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How to Make Contending Difficult: Have Jon Niese as Your Second-Best Starter

This afternoon, David Lennon of Newsday (hat tip: MLBTR) reported that the Mets were considering signing recently released right-hander Chad Gaudin, presumably with the idea of using him in the bullpen and as rotation fodder. This got me looking at the sad state of New York's rotation; something that I do from time to time to make me feel better about my team's rotation.

And I noticed something that seems really odd for a team that expects to contend: the projection systems expect New York's second-best starter to be left-hander Jon Niese, he of the #77 ranking on BA's 2009 Top 100 and 39 innings of MLB experience. Now, Niese certainly is a good young pitcher. He's pitched well in the upper minors, and most scouts have regarded him as a high-probability prospect with good odds of becoming a solid mid- or back-of-the-rotation starter.

But we're not talking about some Spring Training competition for the fifth starter's spot. We're talking about what amounts to being the No. 2 starter on a team with a roughly $140-150M payroll (How does Cots not have projected payrolls for 2010 up yet?) and expectations of contending for a divisional crown.

And right now, CHONE, Marcel, ZiPS, Bill James and the Fans are all in agreement that Niese looks to be their best starter going forward behind Johan Santana. For a team that spent tens of millions on their bullpen and Oliver Perez before 2009, and then tens of millions on Jason Bay, Alex Cora, Gary Matthews Jr. and Henry Blanco before this season, that's just not acceptable.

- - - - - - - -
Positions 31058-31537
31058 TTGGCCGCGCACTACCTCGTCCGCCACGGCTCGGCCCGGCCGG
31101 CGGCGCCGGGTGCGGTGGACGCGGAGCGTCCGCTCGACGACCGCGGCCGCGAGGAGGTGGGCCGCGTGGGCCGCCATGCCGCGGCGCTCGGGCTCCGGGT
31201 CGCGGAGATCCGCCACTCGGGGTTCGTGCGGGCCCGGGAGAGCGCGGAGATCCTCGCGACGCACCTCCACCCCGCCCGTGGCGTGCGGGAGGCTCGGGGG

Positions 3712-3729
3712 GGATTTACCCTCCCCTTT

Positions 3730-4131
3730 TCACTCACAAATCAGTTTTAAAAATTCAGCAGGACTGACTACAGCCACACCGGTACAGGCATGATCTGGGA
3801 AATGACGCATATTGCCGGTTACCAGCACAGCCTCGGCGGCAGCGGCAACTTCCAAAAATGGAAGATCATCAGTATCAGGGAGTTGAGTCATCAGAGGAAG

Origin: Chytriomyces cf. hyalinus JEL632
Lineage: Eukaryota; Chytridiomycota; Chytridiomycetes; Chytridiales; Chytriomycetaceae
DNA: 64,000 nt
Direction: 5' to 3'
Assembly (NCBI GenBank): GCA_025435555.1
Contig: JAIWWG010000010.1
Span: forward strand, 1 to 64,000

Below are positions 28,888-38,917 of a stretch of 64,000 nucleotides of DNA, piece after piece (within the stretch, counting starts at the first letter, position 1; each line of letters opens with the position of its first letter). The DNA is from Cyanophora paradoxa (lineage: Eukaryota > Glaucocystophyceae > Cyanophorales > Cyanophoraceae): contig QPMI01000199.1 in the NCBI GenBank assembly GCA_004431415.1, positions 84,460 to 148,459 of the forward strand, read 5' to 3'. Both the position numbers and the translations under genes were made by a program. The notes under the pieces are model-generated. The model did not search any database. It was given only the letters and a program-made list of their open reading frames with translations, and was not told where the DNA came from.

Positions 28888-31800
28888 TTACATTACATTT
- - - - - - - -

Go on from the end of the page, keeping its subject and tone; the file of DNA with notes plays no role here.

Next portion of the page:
I know that building a good rotation is tough. But this is a team that opted to skimp on the draft for years, committed massive money to an ace with a lot of mileage on his arm, and decided to commit to Ollie the Folly (New nickname, anyone? Anyone?) as their No. 2 starter. What else could they really expect but a pathetically shallow starting rotation? When Omar Minaya loses his job (it's really no longer an if anymore, right?), people will present a multitude of reasons for why it happened. But quite frankly, many of those reasons simply wouldn't have mattered if Omar had been able to build a solid pitching staff.

Also, I tossed up a little chart with CHONE's projected FIP's for each of New York's starters. It's nothing special, I just thought I'd toss a graph on here. It's after the jumptacular jump.


Sorry it's tiny, for some reason I can't get the images to come out very clear on the computers at my high school. Alas, you can click on the image to get a clearer view. Needless to say, the Mets' rotation could use some help.